The image above – click on it for a larger version- shows an email message that is not a spoof or some kind of attempt at humour. It is a genuine scam email sent to millions of people. I received a copy from Bexley Borough Neighbourhood Watch Association which has been circulating the message to warn people of its malicious intent. The message itself would be laughable, as it is so badly written and full of typos. Unfortunately, some rather gullible people would take it as face value. I am publishing it here as a public service and a warning.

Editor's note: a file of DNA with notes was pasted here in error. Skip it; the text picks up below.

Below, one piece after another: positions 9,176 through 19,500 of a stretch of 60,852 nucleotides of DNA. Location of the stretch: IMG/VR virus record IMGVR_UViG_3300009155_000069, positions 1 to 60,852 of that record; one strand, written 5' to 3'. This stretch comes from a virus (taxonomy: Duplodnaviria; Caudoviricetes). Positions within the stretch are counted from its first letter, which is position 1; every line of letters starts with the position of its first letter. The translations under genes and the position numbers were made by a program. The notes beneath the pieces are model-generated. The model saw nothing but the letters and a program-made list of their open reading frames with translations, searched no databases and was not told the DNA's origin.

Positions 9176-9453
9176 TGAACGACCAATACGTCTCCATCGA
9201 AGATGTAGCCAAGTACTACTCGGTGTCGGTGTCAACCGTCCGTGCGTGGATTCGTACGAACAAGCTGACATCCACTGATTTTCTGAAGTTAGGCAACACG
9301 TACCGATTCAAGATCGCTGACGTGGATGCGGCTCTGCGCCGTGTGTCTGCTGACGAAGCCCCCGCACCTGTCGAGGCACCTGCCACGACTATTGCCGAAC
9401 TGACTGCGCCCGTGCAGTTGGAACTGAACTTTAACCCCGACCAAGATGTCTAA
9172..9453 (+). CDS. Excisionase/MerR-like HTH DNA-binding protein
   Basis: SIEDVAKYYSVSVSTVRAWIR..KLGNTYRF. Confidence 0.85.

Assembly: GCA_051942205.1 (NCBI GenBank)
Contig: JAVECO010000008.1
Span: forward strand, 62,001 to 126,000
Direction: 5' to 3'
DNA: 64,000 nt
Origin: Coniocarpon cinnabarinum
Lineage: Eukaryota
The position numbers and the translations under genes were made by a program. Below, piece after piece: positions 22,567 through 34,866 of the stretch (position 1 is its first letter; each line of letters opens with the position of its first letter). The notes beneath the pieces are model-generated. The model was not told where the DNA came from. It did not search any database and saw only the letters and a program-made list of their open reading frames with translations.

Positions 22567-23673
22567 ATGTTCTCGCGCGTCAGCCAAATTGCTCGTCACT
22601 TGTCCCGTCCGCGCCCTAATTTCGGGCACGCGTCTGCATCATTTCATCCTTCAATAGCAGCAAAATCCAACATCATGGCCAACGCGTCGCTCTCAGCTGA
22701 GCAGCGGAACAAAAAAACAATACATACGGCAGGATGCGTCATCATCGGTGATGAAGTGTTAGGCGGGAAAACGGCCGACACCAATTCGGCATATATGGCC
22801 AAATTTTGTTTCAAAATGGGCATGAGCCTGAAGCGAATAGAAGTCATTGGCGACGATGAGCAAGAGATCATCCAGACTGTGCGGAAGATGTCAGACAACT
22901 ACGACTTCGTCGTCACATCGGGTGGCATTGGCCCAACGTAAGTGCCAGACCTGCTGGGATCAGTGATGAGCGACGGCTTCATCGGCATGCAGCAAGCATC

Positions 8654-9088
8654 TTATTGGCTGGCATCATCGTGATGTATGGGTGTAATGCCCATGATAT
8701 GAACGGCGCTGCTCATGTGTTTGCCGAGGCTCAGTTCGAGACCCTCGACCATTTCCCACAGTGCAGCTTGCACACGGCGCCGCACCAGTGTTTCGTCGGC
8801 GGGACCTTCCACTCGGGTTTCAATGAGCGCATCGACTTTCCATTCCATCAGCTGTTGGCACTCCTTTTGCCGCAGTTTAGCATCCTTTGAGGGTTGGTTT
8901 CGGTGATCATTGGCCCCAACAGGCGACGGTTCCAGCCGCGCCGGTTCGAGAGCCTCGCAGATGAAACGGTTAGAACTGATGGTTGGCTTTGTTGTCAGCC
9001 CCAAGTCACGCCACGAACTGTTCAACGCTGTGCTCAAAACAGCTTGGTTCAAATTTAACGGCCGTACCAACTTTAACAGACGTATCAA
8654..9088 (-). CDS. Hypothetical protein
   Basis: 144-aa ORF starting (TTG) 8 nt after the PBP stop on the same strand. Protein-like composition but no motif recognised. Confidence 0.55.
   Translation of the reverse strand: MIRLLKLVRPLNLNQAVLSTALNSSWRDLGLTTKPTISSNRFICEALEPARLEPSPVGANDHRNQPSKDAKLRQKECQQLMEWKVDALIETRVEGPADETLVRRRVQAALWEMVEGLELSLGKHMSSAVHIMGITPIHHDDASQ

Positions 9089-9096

Now a piece from guest contributor, local publican and former railway professional Nick Hair of The Kentish Belle micro pub adjacent to Bexleyheath station. Nick writes:- "The Kent rail franchise is arguably one of the finest examples of the failure of privatisation. From Connex, who were stripped of the rights to run trains when they quite rightly couldn’t make such a complex mixture of services work (and you could say it still doesn’t with conflicting priorities evident in recent weeks), to the government-run Southeastern, to the new company that has somehow existed since before the 2009 timetable and the opening of the High-Speed railway. Train drivers pay, opinion of which is entirely personal to each reader, is lagging heavily behind due to the nature of the failed refranchising since circa 2015, where government interventions have prevented effective pay rises. Drivers on Southeastern are routinely around £10,000 per annum behind peers such as at MTR Crossrail, Thameslink, and other mainline London operators such as LNER or Avanti West Coast. This means the Southeastern area becomes a “training school” and then they move on. Rolling stock strategy has also failed, and whilst some praise the work of the late James Brokenshire to get new Class 707 trains onto the network, the reality is it is another different type of train requiring yet more spares, and it increases costs. Class 465 trains, the oldest on the routes, are tired, and need to be replaced. Maintaining them is increasingly difficult, and the infrastructure itself is underfunded. Landslides at Barnehurst, problems at Lewisham, regular signal failures and more are symptoms of this problem. And this week, it came as a surprise that service changes originally suggested in the 2017 invitation to tender finally arrived, even though they should have happened in May of this year were it not for Covid. The obvious problem with what has been put into the new timetable is, if nothing else, that the Government, now fully in charge of decision making, has decided to persist with service cuts. The service that would have been provided would have been entirely acceptable had it been operated in full, but it will not. This means poor service gaps, difficulty in obtaining connections, and the continuation of trains that are a risk to the punctuality of others, especially in the rush hour. Services from Victoria to Lewisham, which will stay half-hourly to Dartford via Bexleyheath, should have been every 15 minutes. These trains would have gone to Hayes and Dartford via Sidcup half-hourly apiece, meaning that whilst some through journeys would be cut, the increase in service would have been a good trade-off, with Lewisham now entirely disabled accessible. Indeed, other changes and the need to ‘swap’ at London Bridge to get to your desired terminus, would be easy as the new London Bridge station is a triumph. What should have been given to the Greenwich line, as an example, was eight trains an hour (a ten-minutely service via Greenwich, and a half-hourly overlay via Blackheath) from Cannon Street or Thameslink stations. This would have been entirely tolerable, as the supply of services at a Metro ‘turn up and go’ frequency and changing at London Bridge for Charing Cross would work for local people west of Woolwich as many others would already have made the change to Crossrail for the City and West End due to its better frequency and speed if they live east of Charlton. The Bexleyheath line would have been offered a quarter-hourly Charing Cross service all day, meaning four trains per hour, as well as a further six trains per hour at peak times to Cannon Street. What is left of the new timetable is a half-hourly service at off-peak times to Victoria, and another half-hourly service to Cannon Street. This is the worst of both worlds, as the Victoria service takes longer, does not serve key markets and, most importantly, reduces the London Bridge frequency for connections. It is not good enough, but this is how the Department for Transport has elected to proceed. Moving to the Sidcup line, and the quarter-hourly all-day Charing Cross services, with the half-hourly Victoria trains, would have been perfectly good for local needs. Peak time overlays of a further four trains an hour to either of Cannon Street or Charing Cross would have satisfied further demands. Obviously changes to passenger habits means that the peak timetable could be amended, to have a few less services in any given hour (trains are only carrying about 70% of ‘old’ demand each day and that’s on only some days a week, with Monday and Friday obviously quieter for the work from home brigade), but off-peak trains are busier than ever, especially on weekends. The leisure market is being left uncatered for, and it’s making people turn away from trains. This piece was not designed to offer an opinion, but to bring to attention how these changes came about, as the Government’s Department for Transport had chosen this service plan (e.g., no trains to Charing Cross from the Woolwich line) all the way back in 2017. What they have not done, however, is effectively put the timetable together in such a way that the lesser services to help with service cuts and money saving is suitable or desirable to local, commuter and leisure needs. Some other key removals are the ‘Rounder’ train from the Sidcup line and Woolwich line, meaning no chance for people in Bexley and Crayford to take a viable route to the Royal Docks, Isle of Dogs, City, or perhaps even Heathrow Airport through Abbey Wood; and a wider failure in the network to provide frequencies on the High- Speed routes, Maidstone East line, or the Hastings and Paddock Wood line. Local needs on the Medway Valley route between Strood, Maidstone West and Tonbridge have been cut entirely as services only run to Paddock Wood, meaning a change needed to get to Tonbridge and the rest of the network. Simply, the timetable is not good enough and, whilst it will be robust due to the less trains operating and more ‘breathing space’ for the service to recover when disturbed by incidents, it cannot be allowed to continue. The services are now ‘baked in’ until at least May 2023, but the appetite for rewriting will most definitely not exist. We are stuck with what we have been given for a long time, at least. I hope to see positive changes, and strongly suggest that people write to their MPs (especially pertinent if it is a Conservative one as it is a Conservative government that has appointed a Secretary of State for Transport with the power to command changes from the rail operator), but also take the time to not express their disdain with Southeastern staff as their company was not responsible. They are only enacting the demands given to them by Westminster". A fascinating insight from Nick.